- Rising electricity requirements (can be well in excess of 100 kW for large equipment)
- Higher costs for investment and operation: capital investment for machinery with able to produce more than 1 ton of fuel grade pellets per hour typically exceeds 100,000 EUR.
- Decreasing labor intensity which reduces job creation in the production phase, with the potential for more local job creation on the fuel distribution chain.
- Biomass Briquettes – Production and Marketing, article on energypedia
- Gasifier Stoves, article on energypedia
- Water and Energy for Food (WE4F) portal on energypedia
- Micro-gasification: Cooking with gas from dry biomass by Roth, C. et al. / GIZ Sector Programme “Basic Energy Services” (HERA) (2014): Chapter 3 presents various fuel processing options for un-carbonised, processed, low-moisture biomass fuels.
- Evidence Based Assessment of the Sustainability and Replicability of Integrated Food-Energy Systems by FAO (2014).
- The Forest-Agriculture interface: a zone for enhanced productivity by FAO (2012). This article by Anne Bogdanski and Christa Roth on integrated food-energy systems also shows the example of Malawi.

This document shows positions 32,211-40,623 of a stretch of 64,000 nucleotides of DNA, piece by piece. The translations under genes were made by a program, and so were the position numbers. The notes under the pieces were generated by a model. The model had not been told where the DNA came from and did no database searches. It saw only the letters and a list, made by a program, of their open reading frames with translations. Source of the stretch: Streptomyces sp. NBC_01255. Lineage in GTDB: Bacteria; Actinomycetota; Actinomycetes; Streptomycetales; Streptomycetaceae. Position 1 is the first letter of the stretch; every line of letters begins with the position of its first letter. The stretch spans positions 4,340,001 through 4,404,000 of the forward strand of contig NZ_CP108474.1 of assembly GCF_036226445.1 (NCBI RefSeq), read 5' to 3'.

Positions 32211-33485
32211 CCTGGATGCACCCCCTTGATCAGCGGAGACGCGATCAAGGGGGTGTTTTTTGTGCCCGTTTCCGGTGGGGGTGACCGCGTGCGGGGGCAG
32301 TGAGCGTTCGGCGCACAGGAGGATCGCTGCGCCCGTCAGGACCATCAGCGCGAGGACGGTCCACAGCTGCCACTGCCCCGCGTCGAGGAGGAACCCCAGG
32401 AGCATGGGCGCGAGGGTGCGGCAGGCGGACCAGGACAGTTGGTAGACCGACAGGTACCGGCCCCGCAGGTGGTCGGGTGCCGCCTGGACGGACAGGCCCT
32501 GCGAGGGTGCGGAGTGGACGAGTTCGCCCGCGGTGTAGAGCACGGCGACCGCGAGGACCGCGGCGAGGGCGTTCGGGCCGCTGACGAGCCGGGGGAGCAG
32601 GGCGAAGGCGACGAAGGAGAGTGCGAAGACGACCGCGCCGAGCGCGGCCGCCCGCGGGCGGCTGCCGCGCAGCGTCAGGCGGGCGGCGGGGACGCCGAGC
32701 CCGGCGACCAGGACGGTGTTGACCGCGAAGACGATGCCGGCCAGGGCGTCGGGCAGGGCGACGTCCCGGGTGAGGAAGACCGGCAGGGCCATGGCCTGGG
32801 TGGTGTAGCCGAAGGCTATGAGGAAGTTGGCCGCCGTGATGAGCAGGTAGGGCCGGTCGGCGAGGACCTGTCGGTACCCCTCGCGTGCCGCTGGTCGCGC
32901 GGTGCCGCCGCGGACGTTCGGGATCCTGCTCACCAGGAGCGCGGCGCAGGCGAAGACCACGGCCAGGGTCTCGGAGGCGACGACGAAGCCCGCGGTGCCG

- Alternative Charcoal Tool (ACT) developed by Biomass Technology Group BV (BTG) on behalf of NL Agency (2013). The Alternative Charcoal Tool provides insights in the potential of charcoal production from alternative feedstocks on a regional or country level for small and medium enterprises, policy makers as well as NGOs in developing countries. Examples are charcoal dust, harvest residues like cotton stalks, processing residues and invasive species.
- Solid biomass fuels for cooking - beyond firewood and charcoal. By Frank Helbig & Christa Roth, GIZ 2017. This publication highlights the most common forms of solid biomass compounds, the options regarding their production, and how they can be used for daily cooking. It also presents cook stove technologies that efficiently transfer the energy contained in solid biomass fuels to pots and pans. A selection of projects from international colleagues illustrate marketing approaches and the practical implications of utilizing solid biomass beyond firewood and charcoal for cooking.
- Cooking Fuels, an article on energypedia
This article was originally published by GIZ HERA. It is basically based on experiences, lessons learned and information gathered by GIZ cook stove projects. You can find more information about the authors and experts of the original “Cooking Energy Compendium” in the Imprint.
- ↑ 1.0 1.1 1.2 1.3 Roth, C. et al. / GIZ Sector Programme “Basic Energy Services” (HERA) (2014): Micro-gasification: Cooking with gas from dry biomass. https://energypedia.info/images/0/05/Micro_Gasification_2.0_Cooking_with_gas_from_dry_biomass.pdf